In This Review

Madeleine Albright: A Twentieth-Century Odyssey
Madeleine Albright: A Twentieth-Century Odyssey
By Michael Dobbs
Henry Holt, 1999, 466 pp
Seasons of Her Life: A Biography of Madeleine Korbel Albright
Seasons of Her Life: A Biography of Madeleine Korbel Albright
By Ann Blackman
Scribner, 1998, 398 pp

Few secretaries of state get even one biography while still in office, so Albright has achieved rare celebrity with these two volumes. She is, of course, the first woman to hold the office. She has also honed a talent for fierce, pithy sound bites. Finally, her background is a good story. Her father, Josef Korbel, was a Czech Jew who fled to England and converted to Catholicism in 1941. After the war, Korbel worked for the postwar Czech government, trying to stay on the fence while the communists took power until he resolved his doubts and fled to the United States for good. (Dobbs broke the story of Albright's Jewish past for The Washington Post and argues convincingly that Albright was not entirely honest when pressed about what she knew about this.) Then there is Albright's own personal story of marrying into a wealthy family, studying while raising a family, and working through the pain when her husband left her. Although she published no important writings, she became a fine teacher at Georgetown and flourished as a Democratic political adviser.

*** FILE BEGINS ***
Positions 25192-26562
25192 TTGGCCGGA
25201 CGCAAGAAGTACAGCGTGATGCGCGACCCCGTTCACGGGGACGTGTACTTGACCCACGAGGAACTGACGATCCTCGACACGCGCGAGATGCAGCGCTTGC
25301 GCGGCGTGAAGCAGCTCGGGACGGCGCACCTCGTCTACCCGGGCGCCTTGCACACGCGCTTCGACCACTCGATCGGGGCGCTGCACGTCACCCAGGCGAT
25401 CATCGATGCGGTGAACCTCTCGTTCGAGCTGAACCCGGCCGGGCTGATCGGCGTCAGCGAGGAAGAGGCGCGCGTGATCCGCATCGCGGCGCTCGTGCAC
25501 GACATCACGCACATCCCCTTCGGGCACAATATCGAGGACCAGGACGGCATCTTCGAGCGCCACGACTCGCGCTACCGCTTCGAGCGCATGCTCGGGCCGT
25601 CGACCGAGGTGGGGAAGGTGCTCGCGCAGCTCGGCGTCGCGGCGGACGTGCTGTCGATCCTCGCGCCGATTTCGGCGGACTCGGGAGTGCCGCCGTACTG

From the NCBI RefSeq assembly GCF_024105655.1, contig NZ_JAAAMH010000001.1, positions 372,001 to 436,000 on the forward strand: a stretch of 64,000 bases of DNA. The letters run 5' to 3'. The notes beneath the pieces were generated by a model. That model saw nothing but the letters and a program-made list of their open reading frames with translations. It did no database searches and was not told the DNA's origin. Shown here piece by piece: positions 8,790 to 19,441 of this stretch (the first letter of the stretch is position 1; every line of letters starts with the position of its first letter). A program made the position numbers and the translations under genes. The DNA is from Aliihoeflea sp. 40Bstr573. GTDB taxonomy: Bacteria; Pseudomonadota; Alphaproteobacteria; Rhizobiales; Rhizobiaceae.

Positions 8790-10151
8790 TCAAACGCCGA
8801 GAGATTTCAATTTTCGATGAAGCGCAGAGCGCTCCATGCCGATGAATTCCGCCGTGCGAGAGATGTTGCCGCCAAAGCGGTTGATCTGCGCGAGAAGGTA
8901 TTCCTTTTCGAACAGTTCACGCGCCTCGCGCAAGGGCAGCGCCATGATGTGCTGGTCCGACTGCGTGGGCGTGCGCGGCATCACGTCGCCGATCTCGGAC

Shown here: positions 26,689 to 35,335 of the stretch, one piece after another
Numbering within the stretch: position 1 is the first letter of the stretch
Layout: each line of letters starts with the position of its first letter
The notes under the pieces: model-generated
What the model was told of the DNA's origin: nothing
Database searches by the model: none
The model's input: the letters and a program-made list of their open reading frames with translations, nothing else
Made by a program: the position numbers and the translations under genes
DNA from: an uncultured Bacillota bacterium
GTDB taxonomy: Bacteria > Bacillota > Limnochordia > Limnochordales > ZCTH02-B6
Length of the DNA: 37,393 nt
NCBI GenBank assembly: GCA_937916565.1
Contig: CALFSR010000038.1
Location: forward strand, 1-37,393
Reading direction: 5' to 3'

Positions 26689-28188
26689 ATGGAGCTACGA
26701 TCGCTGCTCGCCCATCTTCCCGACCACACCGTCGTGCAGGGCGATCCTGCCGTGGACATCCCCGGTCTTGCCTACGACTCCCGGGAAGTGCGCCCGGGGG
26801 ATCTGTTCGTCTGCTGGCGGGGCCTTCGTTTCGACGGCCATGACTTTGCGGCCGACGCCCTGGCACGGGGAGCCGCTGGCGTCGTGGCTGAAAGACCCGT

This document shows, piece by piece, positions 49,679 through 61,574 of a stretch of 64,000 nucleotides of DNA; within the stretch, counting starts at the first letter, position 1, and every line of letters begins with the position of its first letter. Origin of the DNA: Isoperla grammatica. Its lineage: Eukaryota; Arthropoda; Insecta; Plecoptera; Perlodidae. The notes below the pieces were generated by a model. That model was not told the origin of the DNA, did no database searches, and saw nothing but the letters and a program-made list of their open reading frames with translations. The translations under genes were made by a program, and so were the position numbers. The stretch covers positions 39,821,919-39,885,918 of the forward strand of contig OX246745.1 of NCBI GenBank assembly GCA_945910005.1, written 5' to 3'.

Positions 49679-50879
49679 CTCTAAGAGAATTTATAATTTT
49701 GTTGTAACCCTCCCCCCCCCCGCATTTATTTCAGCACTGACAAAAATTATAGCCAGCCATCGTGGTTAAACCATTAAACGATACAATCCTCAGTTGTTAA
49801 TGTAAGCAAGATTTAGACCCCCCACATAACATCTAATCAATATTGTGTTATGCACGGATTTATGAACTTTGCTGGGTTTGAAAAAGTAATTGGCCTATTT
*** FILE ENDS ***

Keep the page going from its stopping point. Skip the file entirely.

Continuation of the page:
Yet if measured by formal credentials and experience, Albright was the least-qualified person to become secretary of state this century (except perhaps for Philander Knox, in the Taft administration). Thus a central question for these two books is to explain her ascension -- and both authors suggest that her gender was a vital advantage. So were the years of political networking as a Democratic policy adviser. But such skills are bound to be elusive to an outsider, especially if the key records are unavailable. Neither book carefully analyzes Albright's actions at the United Nations or the State Department. Because it is well informed by interviews with Albright and her inner circle, Blackman's account is all the more troubling in its last chapters, which handle Albright's record in the awestruck, credulous style usually found in celebrity biographies written for children. No serious consideration is given to Albright's ideas or to the quality of her thought. Such gushy trivialization is not patronizing. Worse, it is matronizing.